MCR-3 detected in study of English pigs
A study of pigs has detected the presence of the MCR-3 colistin-resistance gene in England for the first time, United Kingdom researchers reported yesterday in the Journal of Antimicrobial Chemotherapy. But the study also found that stopping the use of colistin can mitigate long-term on-farm persistence.
To gain a better understanding of the molecular epidemiology of MCR-positive Enterobacteriaceae, circulating plasmids, and their on-farm persistence, researchers from the UK's Animal and Plant Health Agency used whole-genome sequencing to analyze MCR-1-positive Enterobacteriaceae isolates from pig samples on a single pig farm. They collected fecal samples from three cohorts of pigs: one that was initially treated with colistin following diarrhea, a younger cohort that was untreated but overlapped with the first cohort over a period of 5 months, and a third cohort on the same farm 20 months after the initial diagnostic submission.
The results showed that Escherichia coli harboring MCR-1 and multiple resistance genes were detected in the colistin-treated cohort of pigs as well as the untreated cohort. The researchers theorize that the presence of MCR-1 in the untreated pigs may have been because these pigs had moved into accommodations previously occupied by the treated pigs and had been exposed to environmental contamination with MCR-1 E coli. Additionally, the researchers found MCR-3 in seven of the E coli isolates from the treated cohort, with some isolates also harboring multiple copies of MCR-1 on different plasmids.
Neither MCR-1 nor MCR-3 were detected when the farm was re-sampled after 20 months.
"In conclusion, this study indicated that although mcr E. coli had become widespread on a farm in England, measures taken to mitigate on-farm risk were successful," the authors wrote.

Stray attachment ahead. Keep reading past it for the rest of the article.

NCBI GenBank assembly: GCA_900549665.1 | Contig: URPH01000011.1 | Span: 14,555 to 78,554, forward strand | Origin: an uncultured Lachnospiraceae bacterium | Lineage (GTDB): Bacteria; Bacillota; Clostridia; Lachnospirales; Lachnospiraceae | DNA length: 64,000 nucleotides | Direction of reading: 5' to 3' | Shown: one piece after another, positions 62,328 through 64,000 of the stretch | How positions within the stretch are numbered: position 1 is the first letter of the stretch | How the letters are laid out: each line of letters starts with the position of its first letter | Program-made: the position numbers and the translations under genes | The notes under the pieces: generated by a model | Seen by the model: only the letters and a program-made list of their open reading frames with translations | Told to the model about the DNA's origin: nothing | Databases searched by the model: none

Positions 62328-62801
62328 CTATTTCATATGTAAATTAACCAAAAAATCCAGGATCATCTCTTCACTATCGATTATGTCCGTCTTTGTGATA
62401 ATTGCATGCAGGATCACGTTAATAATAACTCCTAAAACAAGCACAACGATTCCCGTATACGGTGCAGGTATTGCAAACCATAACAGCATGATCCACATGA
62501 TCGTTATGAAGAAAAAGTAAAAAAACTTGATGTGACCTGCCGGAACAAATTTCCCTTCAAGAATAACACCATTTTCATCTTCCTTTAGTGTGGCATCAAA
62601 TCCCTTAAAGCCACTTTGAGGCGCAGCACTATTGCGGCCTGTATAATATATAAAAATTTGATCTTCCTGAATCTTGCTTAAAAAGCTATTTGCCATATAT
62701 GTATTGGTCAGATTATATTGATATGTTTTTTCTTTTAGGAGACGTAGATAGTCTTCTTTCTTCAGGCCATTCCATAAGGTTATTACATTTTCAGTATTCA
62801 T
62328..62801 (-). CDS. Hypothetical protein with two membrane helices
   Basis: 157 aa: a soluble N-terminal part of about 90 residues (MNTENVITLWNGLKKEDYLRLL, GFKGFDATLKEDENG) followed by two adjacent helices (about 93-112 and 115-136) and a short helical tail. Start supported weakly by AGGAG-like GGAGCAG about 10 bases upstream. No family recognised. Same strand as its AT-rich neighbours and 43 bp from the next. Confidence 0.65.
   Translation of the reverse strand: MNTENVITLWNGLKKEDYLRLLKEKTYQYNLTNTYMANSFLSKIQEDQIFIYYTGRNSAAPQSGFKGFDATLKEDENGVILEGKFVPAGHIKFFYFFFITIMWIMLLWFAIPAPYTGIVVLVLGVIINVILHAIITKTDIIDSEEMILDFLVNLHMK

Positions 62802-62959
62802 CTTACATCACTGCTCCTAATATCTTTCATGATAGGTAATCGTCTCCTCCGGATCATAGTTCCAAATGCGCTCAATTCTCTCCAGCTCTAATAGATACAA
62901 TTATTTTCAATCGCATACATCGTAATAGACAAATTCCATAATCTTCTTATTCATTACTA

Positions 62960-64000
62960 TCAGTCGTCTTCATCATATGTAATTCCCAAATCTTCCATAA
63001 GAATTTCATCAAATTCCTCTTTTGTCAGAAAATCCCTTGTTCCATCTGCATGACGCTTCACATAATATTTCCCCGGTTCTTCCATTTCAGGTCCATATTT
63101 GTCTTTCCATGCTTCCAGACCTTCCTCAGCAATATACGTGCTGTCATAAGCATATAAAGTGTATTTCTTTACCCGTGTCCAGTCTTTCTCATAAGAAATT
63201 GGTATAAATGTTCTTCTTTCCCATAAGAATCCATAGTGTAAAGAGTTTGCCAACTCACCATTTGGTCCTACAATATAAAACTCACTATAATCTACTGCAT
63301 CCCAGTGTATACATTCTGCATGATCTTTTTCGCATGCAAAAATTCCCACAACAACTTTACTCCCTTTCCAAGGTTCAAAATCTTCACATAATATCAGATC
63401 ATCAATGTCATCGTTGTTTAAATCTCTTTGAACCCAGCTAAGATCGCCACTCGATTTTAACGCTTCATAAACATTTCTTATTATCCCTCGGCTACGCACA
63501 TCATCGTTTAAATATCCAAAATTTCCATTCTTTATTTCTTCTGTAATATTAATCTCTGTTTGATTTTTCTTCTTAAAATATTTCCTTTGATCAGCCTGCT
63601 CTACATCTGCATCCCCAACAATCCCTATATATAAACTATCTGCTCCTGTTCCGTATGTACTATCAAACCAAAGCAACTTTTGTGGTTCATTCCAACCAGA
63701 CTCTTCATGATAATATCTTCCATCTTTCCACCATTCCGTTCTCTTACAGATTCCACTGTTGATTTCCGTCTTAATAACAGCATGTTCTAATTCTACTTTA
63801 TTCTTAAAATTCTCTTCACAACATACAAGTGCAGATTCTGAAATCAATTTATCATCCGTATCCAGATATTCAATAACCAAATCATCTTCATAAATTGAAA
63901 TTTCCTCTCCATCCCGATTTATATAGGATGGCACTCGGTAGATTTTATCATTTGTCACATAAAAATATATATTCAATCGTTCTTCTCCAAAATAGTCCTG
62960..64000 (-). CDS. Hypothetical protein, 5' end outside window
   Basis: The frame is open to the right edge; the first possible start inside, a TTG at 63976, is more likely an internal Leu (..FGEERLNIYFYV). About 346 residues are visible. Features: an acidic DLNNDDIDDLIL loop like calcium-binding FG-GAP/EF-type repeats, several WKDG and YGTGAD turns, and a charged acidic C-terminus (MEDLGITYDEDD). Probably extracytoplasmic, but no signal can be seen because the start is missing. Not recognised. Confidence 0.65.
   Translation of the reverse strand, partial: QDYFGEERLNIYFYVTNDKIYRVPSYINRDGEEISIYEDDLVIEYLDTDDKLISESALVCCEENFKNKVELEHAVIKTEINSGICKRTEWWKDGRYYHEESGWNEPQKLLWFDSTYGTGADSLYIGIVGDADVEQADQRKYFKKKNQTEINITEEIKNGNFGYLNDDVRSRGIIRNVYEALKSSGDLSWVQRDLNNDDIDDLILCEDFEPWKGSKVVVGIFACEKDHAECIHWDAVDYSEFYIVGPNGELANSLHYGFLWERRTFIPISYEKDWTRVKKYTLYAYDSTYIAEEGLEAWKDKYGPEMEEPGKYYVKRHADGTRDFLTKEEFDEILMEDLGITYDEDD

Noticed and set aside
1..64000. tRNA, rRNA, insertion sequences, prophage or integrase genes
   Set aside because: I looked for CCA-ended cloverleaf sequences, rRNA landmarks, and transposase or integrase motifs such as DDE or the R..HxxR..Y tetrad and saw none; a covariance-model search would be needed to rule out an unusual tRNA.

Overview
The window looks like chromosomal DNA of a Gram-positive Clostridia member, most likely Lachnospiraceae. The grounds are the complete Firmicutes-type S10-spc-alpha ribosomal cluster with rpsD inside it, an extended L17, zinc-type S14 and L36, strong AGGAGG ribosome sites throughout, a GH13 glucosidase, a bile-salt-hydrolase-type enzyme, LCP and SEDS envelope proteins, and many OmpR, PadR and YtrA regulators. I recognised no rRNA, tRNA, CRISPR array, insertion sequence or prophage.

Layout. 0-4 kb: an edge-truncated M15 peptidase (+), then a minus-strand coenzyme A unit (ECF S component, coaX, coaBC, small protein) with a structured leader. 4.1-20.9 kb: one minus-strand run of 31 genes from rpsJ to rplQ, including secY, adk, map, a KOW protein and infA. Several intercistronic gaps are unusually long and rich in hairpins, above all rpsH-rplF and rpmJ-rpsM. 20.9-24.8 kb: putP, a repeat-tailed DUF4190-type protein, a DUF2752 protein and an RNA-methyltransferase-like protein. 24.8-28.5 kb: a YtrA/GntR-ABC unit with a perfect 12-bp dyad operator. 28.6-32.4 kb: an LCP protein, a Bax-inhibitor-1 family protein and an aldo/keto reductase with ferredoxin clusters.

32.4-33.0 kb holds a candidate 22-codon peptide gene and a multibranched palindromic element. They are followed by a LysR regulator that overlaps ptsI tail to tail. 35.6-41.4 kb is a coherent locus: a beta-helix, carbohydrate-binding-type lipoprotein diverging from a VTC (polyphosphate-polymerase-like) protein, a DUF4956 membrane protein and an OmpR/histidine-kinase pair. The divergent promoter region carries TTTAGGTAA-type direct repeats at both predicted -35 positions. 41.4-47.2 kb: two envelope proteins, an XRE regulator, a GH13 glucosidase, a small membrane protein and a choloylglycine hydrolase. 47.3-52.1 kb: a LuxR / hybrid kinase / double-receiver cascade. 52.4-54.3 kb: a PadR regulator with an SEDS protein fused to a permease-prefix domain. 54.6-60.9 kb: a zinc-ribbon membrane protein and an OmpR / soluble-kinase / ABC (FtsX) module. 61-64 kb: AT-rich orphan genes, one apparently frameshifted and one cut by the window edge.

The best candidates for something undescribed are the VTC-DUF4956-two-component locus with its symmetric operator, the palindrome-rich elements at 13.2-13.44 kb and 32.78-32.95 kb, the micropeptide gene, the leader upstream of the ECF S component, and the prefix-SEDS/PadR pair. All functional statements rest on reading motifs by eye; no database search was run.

Aug 14 J Antimicrob Chemother study
Study shows emergence of E coli ST131 clade in Europe
In another study yesterday in the Journal of Antimicrobial Chemotherapy, a team of European researchers report the emergence of an extended-spectrum beta-lactamase (ESBL)-producing E coli ST131 clade in European hospital patients.
In the study, 688 ESBL E coli isolates were obtained from rectal swabs of patients in hospitals in Berlin, Geneva, Madrid, and Utrecht. The researchers were looking to assess the prevalence, geographical distribution, and microbiological characteristics of E coli ST13—a multidrug-resistant pandemic clone causing urinary tract and bloodstream infections—and its dominant sublineage, C/H30.
The analysis found that the ST131 detection rate among ESBL E coli carriers was 20.5% (141/688), with 16% (46/295) prevalence in Madrid, 18% (31/172) prevalence in Utrecht, 23% (31/135) in Berlin, and 38% (33/86) in Geneva. Subclone typing further revealed that C/H30 subset compromised the majority of the ST131 isolates (70.2%, 99/141). But there was significant difference in subclone prevalence, with C1/H30R1 isolates more prevalent in Geneva (49%, 16/33) and C2/H30Rx more prevalent in Madrid (67%, 31/46). While the C2/H30Rx isolates were significantly associated with the CTX-M-15 enzyme, the C1/H30R1 isolates were more associated with the CTX-M-27 enzyme.
Isolates belonging to this new ST131-C1-M27 clade have previously been detected among Japanese, French, and German isolates, but the detection of isolates from this clade in all four hospitals suggest it is circulating throughout Europe. The authors of the study say the findings demonstrate a changing epidemiology of ESBLs in Europe caused by ST131 subclones.
Aug 14 J Antimicrob Chemother abstract